Protesters Rally To Protect Right To Not Vaccinate In The Midst Of Measles Outbreak

With Washington state looking at current legislation concerning the right to not vaccinate based on philosophical reasons, protesters have rallied in an effort to uphold the current laws.

As previously reported by the Inquisitr, lawmakers in Washington state are now revising non-medical exemptions in the law that allow unvaccinated children to attend school. Currently, if parents or guardians express a personal objection to vaccinations, their children can still attend school.

However, with the current measles outbreak seeing 51 confirmed cases of measles, as well as other potential cases, lawmakers are trying to curb the spread of the dangerous disease. Washington is currently one of 17 states across the U.S. that allows for non-vaccination due to philosophical reasons. There are also 32 other states that have similar laws.

On Friday, those that are vehemently opposed to vaccinations based on philosophical reasons have stepped out to rally against these changes, CBS News reports. Anti-vaccination supporters wanted their voices heard regarding their belief that the vaccine for measles is more dangerous than the actual disease.

"I don't feel I'm putting my child at risk," said mother Monique Murray.

"There's nothing that's going to change my mind on this on that specific vaccination."
In response to the proposed changes to HB 1638, hundreds of protesters showed up before the start of the hearing before the House Health Care and Wellness Committee, at the Capitol in Olympia, Washington, according to Fox News.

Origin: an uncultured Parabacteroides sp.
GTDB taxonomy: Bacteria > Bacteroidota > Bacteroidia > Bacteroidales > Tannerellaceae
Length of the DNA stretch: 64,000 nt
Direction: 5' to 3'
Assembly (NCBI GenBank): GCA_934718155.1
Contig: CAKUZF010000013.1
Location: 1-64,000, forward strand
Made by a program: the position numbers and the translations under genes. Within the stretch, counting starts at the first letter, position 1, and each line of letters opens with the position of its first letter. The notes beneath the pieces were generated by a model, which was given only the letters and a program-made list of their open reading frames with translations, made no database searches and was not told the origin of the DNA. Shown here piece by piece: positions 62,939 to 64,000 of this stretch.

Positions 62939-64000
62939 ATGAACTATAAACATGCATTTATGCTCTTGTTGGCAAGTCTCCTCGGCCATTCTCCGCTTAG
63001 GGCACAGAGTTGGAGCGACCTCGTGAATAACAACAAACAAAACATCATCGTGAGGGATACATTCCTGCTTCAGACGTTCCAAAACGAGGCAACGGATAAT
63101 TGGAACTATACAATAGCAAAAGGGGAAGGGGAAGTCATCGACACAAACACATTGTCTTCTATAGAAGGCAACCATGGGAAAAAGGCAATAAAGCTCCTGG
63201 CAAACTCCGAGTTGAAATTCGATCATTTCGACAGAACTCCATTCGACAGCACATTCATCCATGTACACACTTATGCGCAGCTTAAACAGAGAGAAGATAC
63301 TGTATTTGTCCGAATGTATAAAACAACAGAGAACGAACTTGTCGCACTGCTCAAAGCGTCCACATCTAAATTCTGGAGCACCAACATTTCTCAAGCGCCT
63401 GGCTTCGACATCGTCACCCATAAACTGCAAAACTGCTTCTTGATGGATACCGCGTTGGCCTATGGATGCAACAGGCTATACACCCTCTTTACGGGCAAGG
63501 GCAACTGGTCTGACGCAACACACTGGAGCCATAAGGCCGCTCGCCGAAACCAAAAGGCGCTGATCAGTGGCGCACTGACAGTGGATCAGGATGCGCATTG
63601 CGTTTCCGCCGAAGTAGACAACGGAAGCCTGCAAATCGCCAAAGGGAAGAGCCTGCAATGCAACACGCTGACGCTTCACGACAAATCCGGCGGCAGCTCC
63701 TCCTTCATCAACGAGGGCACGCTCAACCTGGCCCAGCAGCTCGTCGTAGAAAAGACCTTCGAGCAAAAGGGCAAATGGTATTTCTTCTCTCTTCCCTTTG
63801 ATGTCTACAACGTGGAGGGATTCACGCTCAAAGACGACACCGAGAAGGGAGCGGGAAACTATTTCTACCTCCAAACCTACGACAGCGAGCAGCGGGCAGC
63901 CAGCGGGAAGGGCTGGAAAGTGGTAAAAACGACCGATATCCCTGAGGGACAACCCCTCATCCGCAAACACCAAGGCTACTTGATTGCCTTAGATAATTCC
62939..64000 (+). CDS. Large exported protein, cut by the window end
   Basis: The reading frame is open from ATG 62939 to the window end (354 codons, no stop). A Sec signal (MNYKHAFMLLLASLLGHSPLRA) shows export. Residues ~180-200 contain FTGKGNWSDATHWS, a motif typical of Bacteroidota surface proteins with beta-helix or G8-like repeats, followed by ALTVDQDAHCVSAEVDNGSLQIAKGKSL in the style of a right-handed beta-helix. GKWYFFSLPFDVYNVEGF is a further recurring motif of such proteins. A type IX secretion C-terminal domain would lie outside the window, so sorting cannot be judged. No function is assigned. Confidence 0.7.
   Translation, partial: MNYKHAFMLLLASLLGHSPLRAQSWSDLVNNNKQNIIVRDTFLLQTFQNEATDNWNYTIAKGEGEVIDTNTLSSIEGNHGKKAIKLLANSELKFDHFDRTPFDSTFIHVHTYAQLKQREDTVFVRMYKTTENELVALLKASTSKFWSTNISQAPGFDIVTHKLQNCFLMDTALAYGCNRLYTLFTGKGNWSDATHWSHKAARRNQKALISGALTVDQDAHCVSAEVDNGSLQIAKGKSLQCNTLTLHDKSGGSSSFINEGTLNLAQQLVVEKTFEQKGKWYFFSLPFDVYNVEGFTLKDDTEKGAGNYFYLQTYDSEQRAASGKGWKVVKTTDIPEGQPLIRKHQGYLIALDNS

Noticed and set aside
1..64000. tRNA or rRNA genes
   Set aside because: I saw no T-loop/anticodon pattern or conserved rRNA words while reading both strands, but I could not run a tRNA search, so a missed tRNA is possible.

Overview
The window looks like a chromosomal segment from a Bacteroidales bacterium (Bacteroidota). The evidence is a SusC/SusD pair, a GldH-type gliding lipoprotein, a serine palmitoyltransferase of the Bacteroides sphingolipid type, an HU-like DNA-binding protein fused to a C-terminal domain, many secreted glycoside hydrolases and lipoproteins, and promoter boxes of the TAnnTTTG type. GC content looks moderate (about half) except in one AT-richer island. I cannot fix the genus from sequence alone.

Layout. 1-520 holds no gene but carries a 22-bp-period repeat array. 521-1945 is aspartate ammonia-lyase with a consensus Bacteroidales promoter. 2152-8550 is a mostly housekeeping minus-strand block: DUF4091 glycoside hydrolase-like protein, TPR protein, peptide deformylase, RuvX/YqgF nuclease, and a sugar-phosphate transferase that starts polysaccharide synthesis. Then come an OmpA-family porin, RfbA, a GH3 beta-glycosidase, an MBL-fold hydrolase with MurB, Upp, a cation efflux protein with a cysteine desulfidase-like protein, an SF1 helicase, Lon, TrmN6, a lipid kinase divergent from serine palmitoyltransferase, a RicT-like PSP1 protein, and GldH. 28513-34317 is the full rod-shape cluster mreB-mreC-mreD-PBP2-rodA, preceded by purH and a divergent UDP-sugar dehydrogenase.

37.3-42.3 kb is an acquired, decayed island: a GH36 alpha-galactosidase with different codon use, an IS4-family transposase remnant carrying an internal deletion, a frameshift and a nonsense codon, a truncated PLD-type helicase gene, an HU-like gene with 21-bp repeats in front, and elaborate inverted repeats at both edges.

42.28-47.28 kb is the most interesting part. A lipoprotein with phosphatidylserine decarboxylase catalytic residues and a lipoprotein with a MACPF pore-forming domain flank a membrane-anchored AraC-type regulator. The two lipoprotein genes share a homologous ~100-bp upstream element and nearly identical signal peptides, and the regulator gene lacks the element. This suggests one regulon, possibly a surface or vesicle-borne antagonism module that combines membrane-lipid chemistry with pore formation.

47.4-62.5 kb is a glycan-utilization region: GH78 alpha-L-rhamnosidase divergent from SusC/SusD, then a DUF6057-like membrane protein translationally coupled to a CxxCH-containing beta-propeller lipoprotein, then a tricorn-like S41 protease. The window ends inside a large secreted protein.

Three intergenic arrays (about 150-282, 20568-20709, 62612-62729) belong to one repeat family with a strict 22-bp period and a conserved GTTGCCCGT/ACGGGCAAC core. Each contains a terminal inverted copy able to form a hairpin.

According to health experts, measles has a 90 percent transmission rate for those that are unvaccinated against the disease and come in contact with someone who has it. In fact, the virus can be viable for up to two hours in a room where an infected person has sneezed or coughed, making transmission easy among those who are unvaccinated.

Washington lawmakers are hoping to change the bill regarding philosophical objection to vaccination by April of this year.

The Centers for Disease Control and Prevention (CDC) also advises that the two-dose measles vaccine is safe and 97 percent effective. According to the CDC, mild side effects from the measles vaccine (which also includes inoculation for mumps and Rubella), includes pain at the injection site, fever, mild rash, and temporary stiff joints. Another symptom can be a temporary low platelet count, which can lead to a bleeding disorder. This will correct itself, however, and is not considered life-threatening.

They do advise that in extremely rare cases, a person may have a serious allergic reaction to the vaccine.

"Anyone who has ever had a life-threatening allergic reaction to the antibiotic neomycin, or any other component of MMR vaccine, should not get the vaccine," the CDC advises on their website.

In addition to this, there is a very small risk of febrile seizures caused by fever. This risk increases with age, which is why it is advised to be immunized as soon as recommended.

Since the measles outbreak, there has been an approximate 500 percent increase in requests for vaccination doses in Clark County, according to a previous article by the Inquisitr. For those that are only just being vaccinated against measles now, the vaccine becomes effective 72 hours after inoculation.